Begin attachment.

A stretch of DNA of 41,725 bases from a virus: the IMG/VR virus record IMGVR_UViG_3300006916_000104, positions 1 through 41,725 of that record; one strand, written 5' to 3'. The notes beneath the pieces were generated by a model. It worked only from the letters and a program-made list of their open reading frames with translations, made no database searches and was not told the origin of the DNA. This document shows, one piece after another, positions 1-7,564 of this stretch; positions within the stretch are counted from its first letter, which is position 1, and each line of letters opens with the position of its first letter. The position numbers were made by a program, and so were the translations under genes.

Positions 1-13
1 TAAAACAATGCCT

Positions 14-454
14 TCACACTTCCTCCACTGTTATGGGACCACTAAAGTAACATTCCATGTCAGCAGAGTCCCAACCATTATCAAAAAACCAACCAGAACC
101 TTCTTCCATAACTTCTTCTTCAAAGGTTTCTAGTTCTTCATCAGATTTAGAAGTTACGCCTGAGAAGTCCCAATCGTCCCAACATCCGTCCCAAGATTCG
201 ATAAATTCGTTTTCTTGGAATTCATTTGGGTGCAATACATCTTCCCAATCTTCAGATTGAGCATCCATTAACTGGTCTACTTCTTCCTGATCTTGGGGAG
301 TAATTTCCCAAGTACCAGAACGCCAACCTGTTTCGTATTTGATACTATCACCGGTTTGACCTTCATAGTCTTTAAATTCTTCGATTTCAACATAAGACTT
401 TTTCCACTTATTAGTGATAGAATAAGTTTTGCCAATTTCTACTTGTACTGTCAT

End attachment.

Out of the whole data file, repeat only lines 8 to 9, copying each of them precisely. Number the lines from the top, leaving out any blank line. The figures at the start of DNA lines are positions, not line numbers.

301 TAATTTCCCAAGTACCAGAACGCCAACCTGTTTCGTATTTGATACTATCACCGGTTTGACCTTCATAGTCTTTAAATTCTTCGATTTCAACATAAGACTT
401 TTTCCACTTATTAGTGATAGAATAAGTTTTGCCAATTTCTACTTGTACTGTCAT